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More Musings on the Process-Openness Debate

As I stated in a previous post, Pinnock’s main critique of process theology is that it is more committed to the philosophical presuppositions of Whitehead and Hartshorne than it is to the biblical text itself. I’m on board with him. I’m not in a place where I am going to favor modern philosophical metaphysics over the biblical metaphors and imagery. Indeed, I’m realizing that nearly all of the implications that I affirmed out of a process-relational theology can be affirmed within the openness view:

Whereas process theology understands existence in terms of being in relationship with an “other” and therefore sees God and matter existing in some sort of eternal dualism, open theology affirms creation out of nothing based not on Gen. 1, but instead on passages like Hebrews 11:3. God does not need an “other” to exist relationally because he exists in perfect community within himself (a point that Pastor Brian graciously emphasized in response to my first post on this subject). Open theology is inherently trinitarian in this respect. All this to say, there is nothing in open theology’s understanding of creation that would rule out theistic evolution which is a main concern for me.

I’ve already mentioned that open theology is founded on the notion of God as primarily loving and relational. Therefore, one does not need to be a process theologian to avoid the disgusting assumption that God has predetermined everything making us merely automatons with only a “perceived” freedom.

What’s more, understanding sin as harm or violence really comes out of one’s reading of the commands of Jesus. A serious reading of each command through the lens of the harm ethic yields positive results. Again, process theology is not needed at this point.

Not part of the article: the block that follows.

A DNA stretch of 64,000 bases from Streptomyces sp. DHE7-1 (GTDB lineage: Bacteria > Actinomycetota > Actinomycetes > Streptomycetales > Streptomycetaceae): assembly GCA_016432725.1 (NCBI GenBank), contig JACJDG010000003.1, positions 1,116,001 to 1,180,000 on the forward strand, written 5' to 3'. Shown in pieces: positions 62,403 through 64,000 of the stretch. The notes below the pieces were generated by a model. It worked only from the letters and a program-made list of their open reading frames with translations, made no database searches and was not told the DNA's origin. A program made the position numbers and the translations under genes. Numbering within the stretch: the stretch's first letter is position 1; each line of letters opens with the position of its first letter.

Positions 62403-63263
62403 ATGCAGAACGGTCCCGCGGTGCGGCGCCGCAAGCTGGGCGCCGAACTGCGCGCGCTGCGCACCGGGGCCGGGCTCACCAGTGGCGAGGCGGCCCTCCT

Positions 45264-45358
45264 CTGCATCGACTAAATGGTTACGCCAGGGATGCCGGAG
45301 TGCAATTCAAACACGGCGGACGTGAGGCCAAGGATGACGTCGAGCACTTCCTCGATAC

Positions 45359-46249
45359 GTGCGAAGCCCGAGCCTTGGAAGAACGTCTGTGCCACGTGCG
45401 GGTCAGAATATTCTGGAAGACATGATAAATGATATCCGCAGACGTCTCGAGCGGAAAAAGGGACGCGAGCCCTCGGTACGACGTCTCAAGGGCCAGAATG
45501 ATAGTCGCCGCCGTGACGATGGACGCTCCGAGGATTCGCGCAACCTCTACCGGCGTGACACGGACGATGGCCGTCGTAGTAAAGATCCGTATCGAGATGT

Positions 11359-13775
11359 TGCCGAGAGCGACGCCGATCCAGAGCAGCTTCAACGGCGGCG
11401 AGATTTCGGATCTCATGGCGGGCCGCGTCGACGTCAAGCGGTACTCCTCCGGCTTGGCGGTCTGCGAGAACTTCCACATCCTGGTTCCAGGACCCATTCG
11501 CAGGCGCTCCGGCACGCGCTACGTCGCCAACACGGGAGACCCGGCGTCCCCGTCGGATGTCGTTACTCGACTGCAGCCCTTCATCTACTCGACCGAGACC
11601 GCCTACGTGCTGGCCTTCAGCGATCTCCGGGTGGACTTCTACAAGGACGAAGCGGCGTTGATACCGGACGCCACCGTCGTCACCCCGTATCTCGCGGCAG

Panentheism is the only aspect of process theology that cannot be affirmed by open theism since open theism holds to a strict ontological difference between God and his creation. I hold to what is known as Christian panentheism which still distinguishes between God and creation but understands all of creation to be infused with the creative activity or energy of God. This understanding of God’s relationship to the world is popular in Eastern Orthodoxy. The language of panentheism is helpful in articulating the imminence of God as well as our dependence on his continued creative activity. It also is helpful in the ecological conversation. If God is as intimately involved in the workings of the cosmos as panentheism holds then we ought to think twice about the way that we interact with the planet. This is, I suppose, a small departure from strict open theism, however, for the reasons I articulated above I’ve sort of excused the departure.

I suppose what I’m getting at is that at this point in my journey open theology is more attractive to me than process theology.

However, the most stinging critique of open theology from a process perspective is its failure to “fully” deal with the problem of evil. It must be mentioned here: